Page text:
Yes. Normally our games are Sunday. For whatever reason we were scheduled to have our game scheduled Saturday. As soon as we got back to the locker room, we got word that the entire country was now shut down or something like that. I remember getting to the locker room and saying, “Oh, shit, we don’t know what’s going to happen from here on out.”

The game on Saturday was behind closed doors. Was that your first game without fans present?

We had a bye week that would have coincided with the first week without fans. That was our first game without fans.

What’s that like? Was it eerie?

A little bit. It’s just different. You’re so used to competing with people in the arena. It’s kind of like practice. I don’t know if eerie is the word—quiet, for sure.

Do you know roughly how many people were in the arena, total?

Probably about 50 people total. Not a lot of people but enough where you can recognize faces and say, “OK, they kind of have to be here.”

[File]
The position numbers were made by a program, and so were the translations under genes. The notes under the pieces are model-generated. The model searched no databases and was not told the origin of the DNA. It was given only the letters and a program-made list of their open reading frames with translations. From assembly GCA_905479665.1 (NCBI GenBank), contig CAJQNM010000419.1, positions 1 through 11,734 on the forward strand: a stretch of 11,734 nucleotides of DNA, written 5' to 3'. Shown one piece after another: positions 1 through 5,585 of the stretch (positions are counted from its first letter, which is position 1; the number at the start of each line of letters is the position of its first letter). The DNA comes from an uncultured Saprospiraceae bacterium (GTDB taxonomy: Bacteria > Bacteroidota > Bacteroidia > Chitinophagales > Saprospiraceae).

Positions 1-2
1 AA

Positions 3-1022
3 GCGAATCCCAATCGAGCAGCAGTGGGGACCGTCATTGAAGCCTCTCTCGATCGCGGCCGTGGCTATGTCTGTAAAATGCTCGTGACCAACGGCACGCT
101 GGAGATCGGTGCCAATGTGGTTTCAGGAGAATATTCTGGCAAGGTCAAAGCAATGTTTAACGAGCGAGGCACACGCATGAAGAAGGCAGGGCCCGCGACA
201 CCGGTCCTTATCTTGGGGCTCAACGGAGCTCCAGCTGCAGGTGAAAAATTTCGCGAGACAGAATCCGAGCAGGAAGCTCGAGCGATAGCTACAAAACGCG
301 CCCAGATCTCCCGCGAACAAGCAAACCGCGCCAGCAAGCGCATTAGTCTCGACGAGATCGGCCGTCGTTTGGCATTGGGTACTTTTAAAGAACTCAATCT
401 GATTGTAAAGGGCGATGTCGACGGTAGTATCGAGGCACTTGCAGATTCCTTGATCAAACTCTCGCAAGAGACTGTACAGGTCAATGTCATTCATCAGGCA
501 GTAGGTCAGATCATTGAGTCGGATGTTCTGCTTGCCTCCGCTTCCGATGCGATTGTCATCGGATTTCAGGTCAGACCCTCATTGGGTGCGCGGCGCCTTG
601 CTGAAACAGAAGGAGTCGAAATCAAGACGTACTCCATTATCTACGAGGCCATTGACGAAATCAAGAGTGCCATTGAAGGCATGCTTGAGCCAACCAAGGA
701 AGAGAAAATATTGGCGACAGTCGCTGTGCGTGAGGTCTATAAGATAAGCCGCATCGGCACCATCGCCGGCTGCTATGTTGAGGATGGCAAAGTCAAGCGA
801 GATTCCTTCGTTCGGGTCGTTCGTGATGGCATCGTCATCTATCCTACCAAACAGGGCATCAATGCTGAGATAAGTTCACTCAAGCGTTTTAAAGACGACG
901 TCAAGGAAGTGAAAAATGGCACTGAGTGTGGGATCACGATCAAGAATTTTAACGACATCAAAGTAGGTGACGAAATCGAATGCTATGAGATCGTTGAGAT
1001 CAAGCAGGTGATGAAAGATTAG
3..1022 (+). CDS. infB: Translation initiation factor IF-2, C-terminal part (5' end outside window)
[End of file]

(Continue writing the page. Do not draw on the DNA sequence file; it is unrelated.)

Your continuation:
Did you find it more difficult to play without fans?

I actually didn’t play. I got in trouble—call it trouble, whatever you want—I kind of bumped elbows with my team over coming back into the country. I was in Panama. I’m Panamanian; I play for the national team there. We had games over the FIBA window. When I was supposed to be coming back to Italy was when [the] coronavirus was starting to take off. It, like, doubled to almost 500 cases at that point, within two days. I was calling my team and telling them that I don’t want to come back to this. If I come back and the country is quarantined, then we’re all going to have a shitshow on our hands, basically. They ended up talking me into coming back, and I was suspended for this first game.